France bids to host FAB14 in 2018

Last year’s international fablab conference in Boston, home of MIT. © Makery

Double first! For the first time, not just a city but an entire country is a candidate to host the FAB14 conference in 2018. Another first, France is bidding to host the international Fablab Conference under the guidance of MIT’s Fab Foundation. On July 20, Toulouse fablab Artilect, the French network of fablabs (RFFLabs) and the Fab City Grand Paris collective (Woma, Volumes, Arts codés and Ouishare) met at Woma in Paris to announce their bid and appeal for support.

Nothing should be taken for granted. Usually, it’s a city (Barcelona in 2014, Boston in 2015, Shenzhen in 2016, Santiago, Chile in 2017) that hosts the Fab Conference. London, Montreal and Cairo are also candidates. Toulouse, boosted by its historic involvement in the French maker movement, had already applied. In May, the Paris labs that came to the Fablab Festival in Toulouse announced their desire to be a part of the bid, in order to strengthen their gestating Fabcity. And this same Fabfest in Toulouse engendered the French network of fablabs (RFFLabs), which advocated for a distributed Fab Conference. Olivier Gendrin, RFFLabs’s fresh new president, elbowed his way up to give France—the country with the second-most MIT-approved fablabs (83)—the opportunity to promote and strengthen its own fab network.

The idea of France as a host has come a long way. Ideally, the main part of the Fab Conference week, from Monday to Friday, would take place in Toulouse: “We’ll do the heavy lifting, as we’re the most advanced in terms of public and private funding,” says Artilect’s Nicolas Lassabe. The weekend (generally open to the public) will be open “all over France”, like a Fablab Festival, adds Olivier Gendrin. And on the Monday and Tuesday of the following week, a series of workshops and talks will make up the Fabcity seminar in Paris.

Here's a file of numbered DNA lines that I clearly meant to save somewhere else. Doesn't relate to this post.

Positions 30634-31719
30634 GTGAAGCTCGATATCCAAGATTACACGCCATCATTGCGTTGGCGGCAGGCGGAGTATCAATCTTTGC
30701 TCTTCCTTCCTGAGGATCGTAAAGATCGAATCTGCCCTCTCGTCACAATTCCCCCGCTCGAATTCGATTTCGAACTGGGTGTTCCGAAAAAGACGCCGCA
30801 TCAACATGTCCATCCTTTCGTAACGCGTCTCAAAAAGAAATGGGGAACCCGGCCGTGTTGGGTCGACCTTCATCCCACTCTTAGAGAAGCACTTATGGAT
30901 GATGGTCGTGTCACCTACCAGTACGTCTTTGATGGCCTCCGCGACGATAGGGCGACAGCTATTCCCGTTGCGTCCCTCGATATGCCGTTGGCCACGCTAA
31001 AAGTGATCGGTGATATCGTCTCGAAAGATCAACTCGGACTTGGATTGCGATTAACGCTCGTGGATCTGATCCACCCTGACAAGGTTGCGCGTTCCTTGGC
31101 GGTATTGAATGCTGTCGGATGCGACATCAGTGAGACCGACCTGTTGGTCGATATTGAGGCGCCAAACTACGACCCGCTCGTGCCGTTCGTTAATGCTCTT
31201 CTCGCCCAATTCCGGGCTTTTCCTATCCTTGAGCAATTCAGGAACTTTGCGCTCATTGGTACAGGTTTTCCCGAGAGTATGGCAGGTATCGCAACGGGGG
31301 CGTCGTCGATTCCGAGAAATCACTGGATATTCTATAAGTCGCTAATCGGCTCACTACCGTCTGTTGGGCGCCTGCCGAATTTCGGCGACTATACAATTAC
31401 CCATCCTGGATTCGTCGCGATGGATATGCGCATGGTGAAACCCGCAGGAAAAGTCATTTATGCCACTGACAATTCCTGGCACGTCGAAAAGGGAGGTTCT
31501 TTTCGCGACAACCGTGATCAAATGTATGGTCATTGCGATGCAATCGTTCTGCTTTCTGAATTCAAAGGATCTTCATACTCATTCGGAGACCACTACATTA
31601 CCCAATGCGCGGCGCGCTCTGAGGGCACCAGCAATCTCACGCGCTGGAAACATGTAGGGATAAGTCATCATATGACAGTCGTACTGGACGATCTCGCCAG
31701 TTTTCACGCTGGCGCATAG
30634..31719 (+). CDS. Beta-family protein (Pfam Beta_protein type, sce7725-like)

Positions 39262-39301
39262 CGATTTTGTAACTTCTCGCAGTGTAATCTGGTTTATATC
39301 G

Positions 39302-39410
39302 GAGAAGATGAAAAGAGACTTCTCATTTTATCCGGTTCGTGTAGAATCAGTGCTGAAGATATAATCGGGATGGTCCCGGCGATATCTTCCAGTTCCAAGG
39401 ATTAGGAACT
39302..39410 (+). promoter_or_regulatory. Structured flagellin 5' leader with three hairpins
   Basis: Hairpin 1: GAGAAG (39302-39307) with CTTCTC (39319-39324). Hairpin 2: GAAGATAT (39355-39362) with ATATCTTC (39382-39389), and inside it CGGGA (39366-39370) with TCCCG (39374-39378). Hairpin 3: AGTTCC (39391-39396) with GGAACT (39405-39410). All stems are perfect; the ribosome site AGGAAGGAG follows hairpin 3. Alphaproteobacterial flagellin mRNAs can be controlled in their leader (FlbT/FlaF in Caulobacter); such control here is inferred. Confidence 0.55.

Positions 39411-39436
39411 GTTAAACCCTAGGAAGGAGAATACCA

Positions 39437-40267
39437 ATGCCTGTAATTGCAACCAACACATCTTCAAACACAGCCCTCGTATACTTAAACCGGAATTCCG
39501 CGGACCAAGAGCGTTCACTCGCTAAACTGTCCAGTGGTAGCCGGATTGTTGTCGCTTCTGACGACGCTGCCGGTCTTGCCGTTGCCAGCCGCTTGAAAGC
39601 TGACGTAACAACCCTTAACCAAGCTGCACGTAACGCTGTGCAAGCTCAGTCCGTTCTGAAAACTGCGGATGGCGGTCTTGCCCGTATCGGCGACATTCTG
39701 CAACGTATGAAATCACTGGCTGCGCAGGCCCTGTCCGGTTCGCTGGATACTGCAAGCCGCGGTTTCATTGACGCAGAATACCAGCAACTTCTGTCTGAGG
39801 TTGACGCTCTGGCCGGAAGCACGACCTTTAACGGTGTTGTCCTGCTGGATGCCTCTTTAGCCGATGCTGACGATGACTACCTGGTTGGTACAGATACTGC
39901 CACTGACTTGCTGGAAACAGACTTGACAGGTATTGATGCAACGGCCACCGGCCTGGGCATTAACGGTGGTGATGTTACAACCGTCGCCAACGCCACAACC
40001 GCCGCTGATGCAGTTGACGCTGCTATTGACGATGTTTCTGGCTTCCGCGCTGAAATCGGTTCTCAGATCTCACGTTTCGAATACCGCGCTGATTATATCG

Tomás Diez (Fab Lab Barcelona) presenting the Fabcity concept at Ourcq Blanc on July 4. © Makery

While unconventional, France’s bid just might have a good chance of winning against London, currently divided, and Montreal, very well organized in comparison… but situated in North America. Because the Fab Foundation makes an effort to alternate destinations: China this year, the birthplace of MIT last year, South America next year… When it comes to Cairo, even if one of the Fab Foundation’s goals is to support the maker movement in Africa, Egypt’s political instability and economic difficulty are considerable weak points. The host candidates for FAB14 will present their projects in Shenzhen and the winner will be decided by the end of FAB12. To be continued…

France’s bid to host FAB14 (in French)

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